The South Kitsap Parks & Recreation Board of Commissioners will hold what will probably be one of its last few meetings Thursday. At the meeting, they will discuss the second of three steps toward dissolution, well aware that any significant delay in the process could have financial implications for the parks board itself, the county or both.
Parks board chairman Larry Walker has said he’s confident the process will proceed without a hitch, but if the process is not finalized by Aug. 14, the board could be responsible for costs in the upcoming election.

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Supporters of Chuck Jeu Center Lose Funding Source

New SK Parks Commissioner Vows to Work Cooperatively with County

With its existence as a governing body winding down, the South Kitsap Parks & Recreation District Board of Commissioners is looking at closing up shop. The board has so far taken one of three steps toward finalizing transfer of South Kitsap Community Park to Kitsap County. An agreement on the transfer was reached April 12 after lengthy and sometimes testy negotiations between the two parties.
In other SK Parks news, Mary Colborn, the parks district’s newest commissioner has hit a snag in her plans for future projects at the park.
Colborn was appointed to the board May 23 to fill the vacancy left when Steve Horn abruptly resigned earlier this year. She has learned that a potential funding source she was hoping to access for a recreation center at the park is no longer available to Supporters of the Chuck F. Jeu Family Recreation Center, a group she represents.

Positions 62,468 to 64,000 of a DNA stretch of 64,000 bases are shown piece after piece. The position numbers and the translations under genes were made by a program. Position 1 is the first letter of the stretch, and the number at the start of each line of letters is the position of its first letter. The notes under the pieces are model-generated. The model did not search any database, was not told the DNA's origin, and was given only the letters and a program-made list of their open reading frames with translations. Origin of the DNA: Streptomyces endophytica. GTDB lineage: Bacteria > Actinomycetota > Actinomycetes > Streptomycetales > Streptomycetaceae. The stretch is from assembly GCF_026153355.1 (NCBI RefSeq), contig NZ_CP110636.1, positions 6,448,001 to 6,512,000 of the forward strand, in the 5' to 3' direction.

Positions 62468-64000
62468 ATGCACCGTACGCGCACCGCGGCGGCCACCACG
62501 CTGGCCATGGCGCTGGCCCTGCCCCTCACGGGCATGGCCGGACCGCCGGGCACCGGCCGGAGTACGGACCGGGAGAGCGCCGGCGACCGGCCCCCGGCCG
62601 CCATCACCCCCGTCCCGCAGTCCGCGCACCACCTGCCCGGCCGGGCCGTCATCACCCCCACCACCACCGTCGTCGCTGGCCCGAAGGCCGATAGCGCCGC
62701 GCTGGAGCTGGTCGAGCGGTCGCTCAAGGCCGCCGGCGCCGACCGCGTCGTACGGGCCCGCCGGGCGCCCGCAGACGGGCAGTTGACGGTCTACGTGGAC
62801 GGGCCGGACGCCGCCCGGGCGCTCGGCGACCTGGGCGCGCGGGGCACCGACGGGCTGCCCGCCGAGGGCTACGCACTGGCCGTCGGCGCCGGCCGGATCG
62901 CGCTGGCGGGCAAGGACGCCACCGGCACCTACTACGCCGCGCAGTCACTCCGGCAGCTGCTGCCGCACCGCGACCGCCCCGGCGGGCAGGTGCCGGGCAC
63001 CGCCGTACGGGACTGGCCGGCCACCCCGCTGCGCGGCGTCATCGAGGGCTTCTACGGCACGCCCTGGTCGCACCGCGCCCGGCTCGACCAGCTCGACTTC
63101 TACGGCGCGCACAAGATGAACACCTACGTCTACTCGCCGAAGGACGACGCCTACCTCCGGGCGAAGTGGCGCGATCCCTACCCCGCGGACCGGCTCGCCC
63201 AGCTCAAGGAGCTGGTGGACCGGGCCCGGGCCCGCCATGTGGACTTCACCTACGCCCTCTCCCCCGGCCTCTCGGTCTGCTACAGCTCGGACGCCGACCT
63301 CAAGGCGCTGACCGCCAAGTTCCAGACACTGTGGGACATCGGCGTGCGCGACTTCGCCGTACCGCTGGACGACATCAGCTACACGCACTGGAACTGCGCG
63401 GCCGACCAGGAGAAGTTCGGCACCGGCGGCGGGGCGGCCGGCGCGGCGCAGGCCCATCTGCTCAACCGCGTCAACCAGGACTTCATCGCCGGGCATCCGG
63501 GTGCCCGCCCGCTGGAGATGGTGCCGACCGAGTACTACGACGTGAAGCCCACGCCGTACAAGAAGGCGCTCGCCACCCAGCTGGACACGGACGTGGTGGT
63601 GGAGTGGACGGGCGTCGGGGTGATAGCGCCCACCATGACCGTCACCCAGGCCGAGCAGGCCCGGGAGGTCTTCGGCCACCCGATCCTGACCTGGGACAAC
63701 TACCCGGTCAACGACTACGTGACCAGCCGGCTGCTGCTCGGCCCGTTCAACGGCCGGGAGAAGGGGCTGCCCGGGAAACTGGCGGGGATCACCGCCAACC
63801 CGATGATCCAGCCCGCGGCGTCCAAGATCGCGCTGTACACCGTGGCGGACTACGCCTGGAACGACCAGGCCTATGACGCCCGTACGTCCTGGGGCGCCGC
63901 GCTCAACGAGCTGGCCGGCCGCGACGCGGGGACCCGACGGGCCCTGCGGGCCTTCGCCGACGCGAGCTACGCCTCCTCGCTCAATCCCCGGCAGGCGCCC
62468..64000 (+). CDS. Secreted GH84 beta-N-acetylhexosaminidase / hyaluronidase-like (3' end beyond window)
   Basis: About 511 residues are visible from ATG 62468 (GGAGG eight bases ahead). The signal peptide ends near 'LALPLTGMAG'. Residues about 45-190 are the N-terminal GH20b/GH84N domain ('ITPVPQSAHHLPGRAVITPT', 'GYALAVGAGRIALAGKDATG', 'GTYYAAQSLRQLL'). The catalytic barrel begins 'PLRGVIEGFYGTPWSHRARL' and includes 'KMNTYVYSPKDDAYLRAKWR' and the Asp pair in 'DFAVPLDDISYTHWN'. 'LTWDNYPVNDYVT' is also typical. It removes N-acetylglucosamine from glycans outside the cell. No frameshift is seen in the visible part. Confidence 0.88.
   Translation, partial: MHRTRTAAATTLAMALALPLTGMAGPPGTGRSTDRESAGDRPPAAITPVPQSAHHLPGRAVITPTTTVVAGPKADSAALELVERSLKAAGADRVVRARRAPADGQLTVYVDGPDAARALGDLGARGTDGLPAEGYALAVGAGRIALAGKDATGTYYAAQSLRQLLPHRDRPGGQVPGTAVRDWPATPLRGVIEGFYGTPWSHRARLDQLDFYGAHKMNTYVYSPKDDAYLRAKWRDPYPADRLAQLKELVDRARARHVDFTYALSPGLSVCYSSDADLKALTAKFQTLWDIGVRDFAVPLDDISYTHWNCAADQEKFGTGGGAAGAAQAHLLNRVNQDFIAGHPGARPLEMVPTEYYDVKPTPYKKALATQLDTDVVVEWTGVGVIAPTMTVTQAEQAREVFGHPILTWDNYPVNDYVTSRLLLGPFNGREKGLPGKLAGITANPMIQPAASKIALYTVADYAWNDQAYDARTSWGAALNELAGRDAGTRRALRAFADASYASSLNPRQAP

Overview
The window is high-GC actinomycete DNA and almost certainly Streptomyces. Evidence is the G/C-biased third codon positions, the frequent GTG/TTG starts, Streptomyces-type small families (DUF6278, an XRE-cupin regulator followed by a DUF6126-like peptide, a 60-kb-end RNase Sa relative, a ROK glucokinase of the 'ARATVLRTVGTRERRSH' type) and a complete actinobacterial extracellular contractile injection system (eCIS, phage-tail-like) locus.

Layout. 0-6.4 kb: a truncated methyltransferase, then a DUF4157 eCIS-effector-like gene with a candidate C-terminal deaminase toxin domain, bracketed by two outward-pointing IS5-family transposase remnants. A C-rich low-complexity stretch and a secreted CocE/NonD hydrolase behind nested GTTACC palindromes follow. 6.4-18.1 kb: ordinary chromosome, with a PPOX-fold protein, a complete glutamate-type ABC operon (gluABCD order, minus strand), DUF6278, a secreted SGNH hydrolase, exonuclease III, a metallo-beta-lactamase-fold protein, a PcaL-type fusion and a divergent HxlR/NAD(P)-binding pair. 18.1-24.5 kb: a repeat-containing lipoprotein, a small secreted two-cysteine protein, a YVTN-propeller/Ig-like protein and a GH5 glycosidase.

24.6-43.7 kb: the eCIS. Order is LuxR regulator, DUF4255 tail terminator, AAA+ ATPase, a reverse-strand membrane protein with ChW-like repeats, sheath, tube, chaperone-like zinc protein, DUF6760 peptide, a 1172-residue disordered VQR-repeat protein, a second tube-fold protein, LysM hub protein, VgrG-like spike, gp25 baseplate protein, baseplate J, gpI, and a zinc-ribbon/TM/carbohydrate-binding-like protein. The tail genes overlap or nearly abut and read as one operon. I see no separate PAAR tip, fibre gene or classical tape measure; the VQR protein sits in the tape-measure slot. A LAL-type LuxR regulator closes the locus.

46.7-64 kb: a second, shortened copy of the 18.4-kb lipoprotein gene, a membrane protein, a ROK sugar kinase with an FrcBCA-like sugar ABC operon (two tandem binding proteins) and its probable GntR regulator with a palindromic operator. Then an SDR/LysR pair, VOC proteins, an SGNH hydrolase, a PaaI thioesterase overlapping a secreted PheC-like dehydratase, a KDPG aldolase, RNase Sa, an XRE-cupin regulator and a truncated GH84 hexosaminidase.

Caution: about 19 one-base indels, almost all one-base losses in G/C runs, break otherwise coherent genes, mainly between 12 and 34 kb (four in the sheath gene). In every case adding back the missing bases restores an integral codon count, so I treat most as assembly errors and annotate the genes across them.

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County Approves SK Park Transfer

It’s official. The Kitsap County Board of Commissioners has accepted South Kitsap Parks District Board of Commissioners’ counter-proposal, which cements the transfer of South Kitsap Community Park to the county.
According to Commissioner Jan Angel, the park’s future is a blank slate. All we know is that the county has committed $2.19 milllion for improvements to the park ever the next six years. The next step is a “public process,” said Angel, in which all comers are welcome. In an upcoming article, I will report on what stakeholders in the park’s future have to say. I’m also hoping to hear from others who may have ideas about what they’d like to see at South Kitsap Community Park. It will be interesting to see how those in opposing camps work to bury the hatchet as they move forward toward what seems to be everybody’s goal: a viable, vibrant park (see parks commissioner Margie Rees’ comments below).

So blog on or e-mail me at chenry@kitsapsun.com. Thanks.

Here’s how one chapter in the parks 30+ year history ended.